Health Check Ups for Kids Before Heading Back-to-School
Jo-Carolyn Goode | 8/18/2017, 10:37 a.m.
School supplies, checked. New clothes and shoes, checked. But have your checked your child’s health? Sure, you may have gotten the immunizations and the routine physical. Cheers for that. What about that dental check and eye exam? Houston Style Magazine spoke with some top docs about the necessary exams and preventative measures parents can take to ensure their child has a successful and healthy school year.
Each state has their own list of required vaccinations for school age children that is determined by the state legislature and enforced by the Texas Department of State Health Services with the Texas Education Agency. Currently, Texas requires students to have seven vaccinations which include Diphtheria/Tetanus/Pertussis; Polio; Measles, Mumps, and Rubella; Hepatitis B; Varicella; Meningococcal; and Hepatitis A. Beyond these vaccinations, how else can you protect your child’s health? Dr. Amber Johnson Robinett, pediatrician at Texas Children’s Pediatric Associates, tells us more ways to keep your child healthy.
One of the most important preventative measures against viruses and illnesses is to build up your child’s immune system. Vaccines do that. “We give vaccines to build the immune system but then just over the years being around sick kids that also builds up their immune system by forming the antibodies to various illnesses. “
However, there are still some things parents can do to help with their child’s overall health. It’s the things that we have heard a million times and know but have a hard time putting into practice. Dr. Robinett stressed the importance for parents to make sure their child is drinking lots of water, eating well-balanced meals, taking vitamins, and living an overall healthy lifestyle for optimal health.
Another tip Dr. Robinett dropped is to teach your child basic hygiene like good hand washing and coughing into their elbow. Coughing on one another and touching surfaces of someone who is sick are the main reason kids have to come see Dr. Robinett. She said her office is flooded with sick kids at the beginning of the school year suffering from a virus or strep throat due to lack of following the hygiene basics.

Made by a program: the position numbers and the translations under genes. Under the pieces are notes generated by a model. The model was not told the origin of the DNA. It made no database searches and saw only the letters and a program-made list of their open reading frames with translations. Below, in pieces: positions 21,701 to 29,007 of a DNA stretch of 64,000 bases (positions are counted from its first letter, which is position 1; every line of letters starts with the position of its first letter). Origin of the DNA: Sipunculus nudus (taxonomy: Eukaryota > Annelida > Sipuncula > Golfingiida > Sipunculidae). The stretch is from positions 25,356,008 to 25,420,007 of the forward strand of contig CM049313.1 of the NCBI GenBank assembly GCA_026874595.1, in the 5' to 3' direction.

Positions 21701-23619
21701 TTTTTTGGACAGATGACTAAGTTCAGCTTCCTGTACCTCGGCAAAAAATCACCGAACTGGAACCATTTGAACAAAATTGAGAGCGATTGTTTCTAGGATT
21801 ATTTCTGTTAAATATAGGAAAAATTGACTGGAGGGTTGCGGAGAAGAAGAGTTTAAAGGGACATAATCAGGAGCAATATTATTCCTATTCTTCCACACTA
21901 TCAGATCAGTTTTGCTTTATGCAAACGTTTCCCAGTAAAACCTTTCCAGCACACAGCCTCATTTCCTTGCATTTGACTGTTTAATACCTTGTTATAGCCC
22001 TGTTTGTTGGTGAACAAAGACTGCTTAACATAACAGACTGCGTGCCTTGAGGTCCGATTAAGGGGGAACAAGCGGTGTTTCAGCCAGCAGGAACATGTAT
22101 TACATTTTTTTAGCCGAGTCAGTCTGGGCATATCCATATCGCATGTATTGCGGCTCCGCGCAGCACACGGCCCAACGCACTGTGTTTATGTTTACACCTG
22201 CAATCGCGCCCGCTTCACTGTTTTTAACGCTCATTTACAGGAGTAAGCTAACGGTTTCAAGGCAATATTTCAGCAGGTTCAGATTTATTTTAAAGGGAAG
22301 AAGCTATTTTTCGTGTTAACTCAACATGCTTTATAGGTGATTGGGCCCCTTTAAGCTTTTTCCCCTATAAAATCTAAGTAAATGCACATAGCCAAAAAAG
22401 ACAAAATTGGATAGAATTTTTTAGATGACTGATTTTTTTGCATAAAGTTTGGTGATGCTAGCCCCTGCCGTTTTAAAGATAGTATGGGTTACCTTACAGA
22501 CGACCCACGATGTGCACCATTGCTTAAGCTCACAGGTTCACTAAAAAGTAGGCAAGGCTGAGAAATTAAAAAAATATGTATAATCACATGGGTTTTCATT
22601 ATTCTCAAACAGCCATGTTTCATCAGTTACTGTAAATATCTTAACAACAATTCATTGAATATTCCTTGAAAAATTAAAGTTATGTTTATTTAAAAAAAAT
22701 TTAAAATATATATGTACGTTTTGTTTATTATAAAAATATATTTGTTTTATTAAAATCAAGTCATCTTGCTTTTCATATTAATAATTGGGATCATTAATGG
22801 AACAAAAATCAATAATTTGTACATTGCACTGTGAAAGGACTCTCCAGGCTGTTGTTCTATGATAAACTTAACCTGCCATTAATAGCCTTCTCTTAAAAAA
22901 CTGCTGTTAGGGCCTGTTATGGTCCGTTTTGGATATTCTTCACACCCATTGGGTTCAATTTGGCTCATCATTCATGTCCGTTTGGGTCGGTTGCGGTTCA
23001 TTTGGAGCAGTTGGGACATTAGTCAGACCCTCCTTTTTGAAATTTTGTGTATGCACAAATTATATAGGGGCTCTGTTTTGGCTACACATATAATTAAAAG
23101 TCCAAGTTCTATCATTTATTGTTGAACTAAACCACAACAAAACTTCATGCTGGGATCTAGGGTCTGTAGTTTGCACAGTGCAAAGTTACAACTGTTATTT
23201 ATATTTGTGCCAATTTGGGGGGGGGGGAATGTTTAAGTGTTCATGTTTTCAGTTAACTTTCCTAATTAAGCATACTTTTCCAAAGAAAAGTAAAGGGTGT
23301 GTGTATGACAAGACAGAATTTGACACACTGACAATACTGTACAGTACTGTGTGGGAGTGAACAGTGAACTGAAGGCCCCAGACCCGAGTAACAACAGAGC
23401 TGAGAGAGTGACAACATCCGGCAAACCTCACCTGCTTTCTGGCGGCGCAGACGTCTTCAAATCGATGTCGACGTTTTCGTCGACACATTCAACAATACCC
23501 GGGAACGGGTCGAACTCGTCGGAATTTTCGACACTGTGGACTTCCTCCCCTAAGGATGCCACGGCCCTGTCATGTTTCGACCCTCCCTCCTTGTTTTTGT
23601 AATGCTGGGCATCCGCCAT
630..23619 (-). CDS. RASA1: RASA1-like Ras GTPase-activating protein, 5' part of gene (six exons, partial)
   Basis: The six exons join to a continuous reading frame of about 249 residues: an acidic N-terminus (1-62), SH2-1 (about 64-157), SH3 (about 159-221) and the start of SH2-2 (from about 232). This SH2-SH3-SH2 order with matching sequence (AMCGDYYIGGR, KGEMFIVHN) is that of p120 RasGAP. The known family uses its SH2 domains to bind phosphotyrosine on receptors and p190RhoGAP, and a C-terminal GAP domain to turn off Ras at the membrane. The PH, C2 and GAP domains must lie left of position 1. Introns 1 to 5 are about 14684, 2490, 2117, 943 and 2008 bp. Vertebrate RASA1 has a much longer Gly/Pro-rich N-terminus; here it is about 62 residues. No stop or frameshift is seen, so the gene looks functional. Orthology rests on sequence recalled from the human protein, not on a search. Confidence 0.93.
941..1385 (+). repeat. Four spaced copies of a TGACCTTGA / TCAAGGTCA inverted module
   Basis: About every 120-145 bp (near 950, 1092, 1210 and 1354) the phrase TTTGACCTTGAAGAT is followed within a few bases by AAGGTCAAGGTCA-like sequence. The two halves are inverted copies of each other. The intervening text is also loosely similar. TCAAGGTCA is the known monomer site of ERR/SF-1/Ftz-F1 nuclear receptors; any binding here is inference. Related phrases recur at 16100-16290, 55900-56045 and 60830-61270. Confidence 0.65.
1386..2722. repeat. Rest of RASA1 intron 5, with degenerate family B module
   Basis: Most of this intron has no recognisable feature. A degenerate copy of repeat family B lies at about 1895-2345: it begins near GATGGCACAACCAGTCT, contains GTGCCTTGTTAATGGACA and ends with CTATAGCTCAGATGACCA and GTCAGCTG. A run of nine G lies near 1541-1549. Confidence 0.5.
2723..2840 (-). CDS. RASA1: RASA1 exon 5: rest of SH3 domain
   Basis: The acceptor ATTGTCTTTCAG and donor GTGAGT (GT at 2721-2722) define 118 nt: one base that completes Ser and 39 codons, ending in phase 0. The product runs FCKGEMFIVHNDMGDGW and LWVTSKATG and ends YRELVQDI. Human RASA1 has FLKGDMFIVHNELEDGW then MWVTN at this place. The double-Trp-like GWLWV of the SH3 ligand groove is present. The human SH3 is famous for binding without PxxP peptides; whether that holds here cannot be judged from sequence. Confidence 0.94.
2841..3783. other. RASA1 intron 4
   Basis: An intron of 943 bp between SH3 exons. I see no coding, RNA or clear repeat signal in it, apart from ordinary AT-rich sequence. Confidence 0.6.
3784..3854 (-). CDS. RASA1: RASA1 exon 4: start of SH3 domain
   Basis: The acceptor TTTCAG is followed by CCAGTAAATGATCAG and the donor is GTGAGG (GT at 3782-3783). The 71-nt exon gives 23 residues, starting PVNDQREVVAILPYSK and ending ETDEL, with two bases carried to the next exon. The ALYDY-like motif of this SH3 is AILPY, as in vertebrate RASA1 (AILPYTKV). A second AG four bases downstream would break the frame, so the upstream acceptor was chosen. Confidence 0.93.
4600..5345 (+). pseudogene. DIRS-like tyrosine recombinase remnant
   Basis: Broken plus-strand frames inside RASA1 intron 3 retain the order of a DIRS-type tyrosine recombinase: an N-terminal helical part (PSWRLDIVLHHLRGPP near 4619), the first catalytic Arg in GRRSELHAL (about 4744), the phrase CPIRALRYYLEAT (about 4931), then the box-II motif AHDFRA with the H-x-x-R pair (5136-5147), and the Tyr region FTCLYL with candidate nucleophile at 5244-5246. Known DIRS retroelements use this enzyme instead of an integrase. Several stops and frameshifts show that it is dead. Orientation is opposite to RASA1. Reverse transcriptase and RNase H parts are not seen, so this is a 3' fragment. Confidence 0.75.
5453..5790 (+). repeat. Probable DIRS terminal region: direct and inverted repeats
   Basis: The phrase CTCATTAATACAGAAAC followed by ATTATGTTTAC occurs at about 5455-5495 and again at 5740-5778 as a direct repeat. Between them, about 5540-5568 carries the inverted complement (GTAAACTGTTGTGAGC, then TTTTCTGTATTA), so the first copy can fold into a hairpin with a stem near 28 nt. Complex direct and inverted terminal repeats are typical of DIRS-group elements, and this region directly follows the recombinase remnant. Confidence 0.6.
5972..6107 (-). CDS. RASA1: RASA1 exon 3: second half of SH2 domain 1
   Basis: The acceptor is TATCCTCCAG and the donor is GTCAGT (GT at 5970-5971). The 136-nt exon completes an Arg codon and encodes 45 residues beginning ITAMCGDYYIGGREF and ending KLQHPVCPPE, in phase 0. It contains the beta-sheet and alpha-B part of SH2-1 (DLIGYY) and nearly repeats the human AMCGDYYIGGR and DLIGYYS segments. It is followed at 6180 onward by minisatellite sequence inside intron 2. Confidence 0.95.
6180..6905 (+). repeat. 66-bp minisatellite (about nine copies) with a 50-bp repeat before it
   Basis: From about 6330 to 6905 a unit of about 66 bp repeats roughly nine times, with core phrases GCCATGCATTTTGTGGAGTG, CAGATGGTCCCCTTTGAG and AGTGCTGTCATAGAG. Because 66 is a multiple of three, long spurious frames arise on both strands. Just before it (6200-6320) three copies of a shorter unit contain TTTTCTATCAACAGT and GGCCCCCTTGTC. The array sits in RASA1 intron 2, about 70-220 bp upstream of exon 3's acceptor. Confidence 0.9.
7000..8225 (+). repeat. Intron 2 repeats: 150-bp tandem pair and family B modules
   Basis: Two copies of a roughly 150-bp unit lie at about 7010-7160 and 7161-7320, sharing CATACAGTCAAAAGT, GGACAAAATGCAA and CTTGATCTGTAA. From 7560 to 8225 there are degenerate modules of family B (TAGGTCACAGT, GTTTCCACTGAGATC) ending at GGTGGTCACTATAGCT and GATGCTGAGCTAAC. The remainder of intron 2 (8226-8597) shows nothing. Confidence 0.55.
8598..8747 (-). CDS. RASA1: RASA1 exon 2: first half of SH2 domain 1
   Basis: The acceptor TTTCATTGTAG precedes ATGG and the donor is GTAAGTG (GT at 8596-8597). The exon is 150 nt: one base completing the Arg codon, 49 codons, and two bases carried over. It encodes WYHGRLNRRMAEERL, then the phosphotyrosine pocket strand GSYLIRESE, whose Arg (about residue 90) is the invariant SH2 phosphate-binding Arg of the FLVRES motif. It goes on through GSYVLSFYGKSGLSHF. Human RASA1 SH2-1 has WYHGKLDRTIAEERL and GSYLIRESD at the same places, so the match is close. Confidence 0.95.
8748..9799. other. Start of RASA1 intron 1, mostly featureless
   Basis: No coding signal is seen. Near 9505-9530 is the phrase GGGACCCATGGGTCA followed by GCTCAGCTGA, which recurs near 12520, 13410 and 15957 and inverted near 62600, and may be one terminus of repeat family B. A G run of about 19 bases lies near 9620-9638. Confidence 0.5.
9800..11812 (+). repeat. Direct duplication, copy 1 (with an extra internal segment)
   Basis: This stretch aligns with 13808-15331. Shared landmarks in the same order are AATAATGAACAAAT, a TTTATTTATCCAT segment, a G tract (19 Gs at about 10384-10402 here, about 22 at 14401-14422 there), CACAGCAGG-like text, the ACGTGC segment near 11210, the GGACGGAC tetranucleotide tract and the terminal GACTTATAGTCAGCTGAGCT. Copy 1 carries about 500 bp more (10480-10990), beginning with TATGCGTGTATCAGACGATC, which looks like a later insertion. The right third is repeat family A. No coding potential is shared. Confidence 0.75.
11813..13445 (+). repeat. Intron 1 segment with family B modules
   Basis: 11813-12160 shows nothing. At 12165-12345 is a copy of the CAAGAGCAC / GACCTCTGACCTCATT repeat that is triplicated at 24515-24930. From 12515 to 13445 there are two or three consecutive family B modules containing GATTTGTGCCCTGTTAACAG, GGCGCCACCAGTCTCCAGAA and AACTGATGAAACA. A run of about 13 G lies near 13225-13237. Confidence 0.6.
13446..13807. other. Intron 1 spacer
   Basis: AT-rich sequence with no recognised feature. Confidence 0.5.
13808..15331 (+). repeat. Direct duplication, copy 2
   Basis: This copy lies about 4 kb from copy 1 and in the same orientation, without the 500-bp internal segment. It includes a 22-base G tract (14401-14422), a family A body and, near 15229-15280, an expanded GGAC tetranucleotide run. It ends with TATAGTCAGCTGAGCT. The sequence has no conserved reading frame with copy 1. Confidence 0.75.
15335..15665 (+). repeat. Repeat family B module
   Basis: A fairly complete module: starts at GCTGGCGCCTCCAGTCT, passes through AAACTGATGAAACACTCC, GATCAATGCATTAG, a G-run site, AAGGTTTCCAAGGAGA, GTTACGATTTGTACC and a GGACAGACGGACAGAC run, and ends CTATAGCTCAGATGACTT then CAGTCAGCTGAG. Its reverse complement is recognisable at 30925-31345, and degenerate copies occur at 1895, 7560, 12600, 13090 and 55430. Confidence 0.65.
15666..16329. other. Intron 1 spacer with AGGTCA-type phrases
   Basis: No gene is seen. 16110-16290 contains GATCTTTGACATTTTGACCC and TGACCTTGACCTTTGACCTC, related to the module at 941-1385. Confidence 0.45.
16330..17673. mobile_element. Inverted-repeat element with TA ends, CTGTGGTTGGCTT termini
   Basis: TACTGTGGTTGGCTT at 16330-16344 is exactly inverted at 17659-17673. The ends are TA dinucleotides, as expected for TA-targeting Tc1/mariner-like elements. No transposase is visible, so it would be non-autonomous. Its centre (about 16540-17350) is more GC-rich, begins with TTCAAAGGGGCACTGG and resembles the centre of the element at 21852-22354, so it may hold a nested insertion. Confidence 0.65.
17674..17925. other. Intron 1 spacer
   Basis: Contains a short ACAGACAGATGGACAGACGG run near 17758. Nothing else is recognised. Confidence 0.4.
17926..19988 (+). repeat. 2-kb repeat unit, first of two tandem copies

So, parents get your child vaccinated, loaded them up with vitamins and good food, and teach them to wash their hands often.
A child should have a health check up annually from the age of three on up. In addition to that medical check, their eyes should be checked on the same scale.
“Usually every year is what we suggest but some people depending on insurance can’t come in every year. But for a child, especially one who actually wears a pair of glasses or found the need for some sort of prescription, every year is pretty important,” said Dr. Roosevelt Gloyd, optometrist at the Berkeley Eye Center.
Children come to Dr. Gloyd for annual eye exams around the age of five years old if they don’t have a history of eye problems. Of course, if they do have vision problems children would see him at a much younger age. It is extremely important for children to have that first eye exam at an early age to prevent eye problems like amblyopia. Dr. Gloyd explained that amblyopia is an eye problem where one of the two eyes is not correctable to 20/20. “One eye sees normal with a pair of glasses or even without sometimes and the other eye, no matter how much prescription you put in front of it, doesn’t actually clear to 20/20. That is something that happens for most kids because they don’t have an exam early enough,” said Dr. Gloyd. Kids with amblyopia may not have had their first eye exam until they were eight years old or even into their preteen years when the problem could have been caught early and corrected with a pair of glasses, but lack of proper eye care means their vision doesn’t develop normally. “So they are not blind by any means, but they don’t see as well as the people that are around them,” said Dr. Gloyd.